by Kevin McNeil
I have three loves in my life: 1) family, 2) waterfowl, and 3) big whitetail deer! Growing up in the province of Alberta, I have been fortunate to be around big whitetail bucks for most of my life. At an early age, I was bitten by the big whitetail bug. Of course, it’s hard not to catch the “disease” living in the Peace River area of northern Alberta, where mega-Canadian whitetails inhabit the frozen timberland.
Recently, I felt the burning desire to harvest a giant buck, and set off to do so. Over the course of a year, I looked for a worthy buck. Eventually, I discovered and named the “Hog Buck.” Big as a hog, the name for the giant whitetail came easy. I had encountered sign of the big buck’s presence the previous winter. The buck’s territory was well fortified by some four square miles of poplar and swamp spruce, and was surrounded by fields of alfalfa and wheat. Within, rubs as big as a man’s arm, as well as numerous, large-sized scrapes on several field edges made it evident that this was a buck worth hunting in the fall.
Big bucks here in the Peace River country usually die of old age. Bucks are seldom in the same place at the same time on different days, which makes it tough to pattern them. This buck had four different options for feed and five different groups of does; he would be a challenge to say the least.
I had positioned several ground blinds in late October, each would be productive depending on the wind on a given day. The hunt finally rolled around, and I took to the blinds every chance I got. After three days in the blind, I had an opportunity at five different bucks, all of which were 140+ deer, but no hog.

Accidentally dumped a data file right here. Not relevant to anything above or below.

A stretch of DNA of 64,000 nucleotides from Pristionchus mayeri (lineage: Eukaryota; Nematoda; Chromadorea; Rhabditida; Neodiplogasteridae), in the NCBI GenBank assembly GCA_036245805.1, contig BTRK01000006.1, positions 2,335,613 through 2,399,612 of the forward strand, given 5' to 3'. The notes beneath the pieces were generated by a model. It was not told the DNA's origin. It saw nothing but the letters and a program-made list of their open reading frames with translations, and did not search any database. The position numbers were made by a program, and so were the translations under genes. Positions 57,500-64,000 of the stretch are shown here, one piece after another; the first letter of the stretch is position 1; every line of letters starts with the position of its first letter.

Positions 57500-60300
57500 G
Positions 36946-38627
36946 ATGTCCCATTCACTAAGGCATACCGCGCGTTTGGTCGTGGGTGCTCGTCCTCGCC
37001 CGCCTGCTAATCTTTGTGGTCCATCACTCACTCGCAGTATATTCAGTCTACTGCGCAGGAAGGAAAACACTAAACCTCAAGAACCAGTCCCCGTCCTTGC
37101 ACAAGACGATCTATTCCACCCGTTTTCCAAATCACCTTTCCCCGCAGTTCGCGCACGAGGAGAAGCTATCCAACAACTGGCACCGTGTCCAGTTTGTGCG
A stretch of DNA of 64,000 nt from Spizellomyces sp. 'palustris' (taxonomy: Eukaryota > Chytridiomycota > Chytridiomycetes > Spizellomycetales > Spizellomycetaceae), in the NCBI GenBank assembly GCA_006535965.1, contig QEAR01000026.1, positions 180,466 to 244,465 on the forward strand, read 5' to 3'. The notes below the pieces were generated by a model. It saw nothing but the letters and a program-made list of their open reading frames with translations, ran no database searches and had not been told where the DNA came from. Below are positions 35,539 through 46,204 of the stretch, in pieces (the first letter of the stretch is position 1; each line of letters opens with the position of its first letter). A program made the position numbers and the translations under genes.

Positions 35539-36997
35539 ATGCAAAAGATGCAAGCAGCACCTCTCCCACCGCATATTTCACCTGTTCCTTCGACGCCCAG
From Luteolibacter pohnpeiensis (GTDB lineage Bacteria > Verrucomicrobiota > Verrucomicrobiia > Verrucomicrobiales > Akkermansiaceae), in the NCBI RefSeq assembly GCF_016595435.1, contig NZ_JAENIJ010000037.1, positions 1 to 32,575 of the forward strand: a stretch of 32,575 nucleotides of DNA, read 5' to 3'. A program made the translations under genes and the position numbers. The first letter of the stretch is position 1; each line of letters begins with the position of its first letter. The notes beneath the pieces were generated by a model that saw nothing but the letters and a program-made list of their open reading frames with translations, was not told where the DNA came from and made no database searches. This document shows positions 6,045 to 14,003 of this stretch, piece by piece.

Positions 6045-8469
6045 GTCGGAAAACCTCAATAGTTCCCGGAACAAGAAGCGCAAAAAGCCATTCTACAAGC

Day four greeted me with two inches of new snow, followed by a cold, wet sleet blowing hard from the north. There went my so-called perfect conditions for big whitetail deer hunting. With every step I took in the crusted snow, it sounded like I stepped on corn flakes on my kitchen floor; there was now little chance of sneaking in to my stand unless the deer I was hunting had forgotten to turn on his hearing aids.
I decided to sit a blind on a small hill on the edge of a large wheat field where I could glass along the edge of the lake between the connecting wheat field and the big timber. At about 8:45 AM, I saw some deer run into the big timber by some red willows a half-mile to my south. They were obviously heading back to the bush to feed, and probably to bed down.
I moved down the field to a spot where the willows went into a narrow strip in the field. I waited until I was able to pick up a deer chasing and moving around through the scrub poplar and red willows. It looked like the big buck chasing some of his ladies friends around the tress looking for some companionship on a cold November morning.
After about fifteen minutes had passed, and once I was sure the deer were committed to their direction of travel, I circled around behind them, allowing the wind to blow my scent away from the deer. Within moments, I could hear the snow giving way underneath the hooves of running whitetails—the big buck was chasing his does right towards me! Quickly, the Knight 50 caliber smoke-pole was on my shooting stick, and aimed in the general direction.
First came a couple does, a good 140-inch 5×5, and then a larger buck. Not sure who was chasing who at that time, I used my doe call to stop the gigantic buck. As soon as the buck stopped, all I heard was “thwap;” it was a solid hit. The buck took off in the direction where he had just come from. I decided to wait for fifteen minutes before I went to look for him. Later, as I stepped out of the willows, I was able to see the chocolate main beam of a high, heavy buck sticking out of the stubble. It was not the “Hog Buck,” but it was a magnificent 6×7 that gross scored 171 Boone and Crockett inches.
Another season ends with a gigantic Peace River Alberta whitetail buck.
Kevin is the owner of Blue Sky Outfitters in McLennan, Alberta, Canada. His hunting area is indisputably one of the premier waterfowl locations in North America! Throughout the waterfowl season, Kevin’s clients hunt Canada geese, Snow geese, Speckled geese, Mallard ducks, Pintails and Widgeons as they stop to fuel up for their long flight south. Kevin also guides a limited number of deer hunters. If interested, give him a call to discuss a hunt; office: 780-324-2080 or cell: 780-536-7290.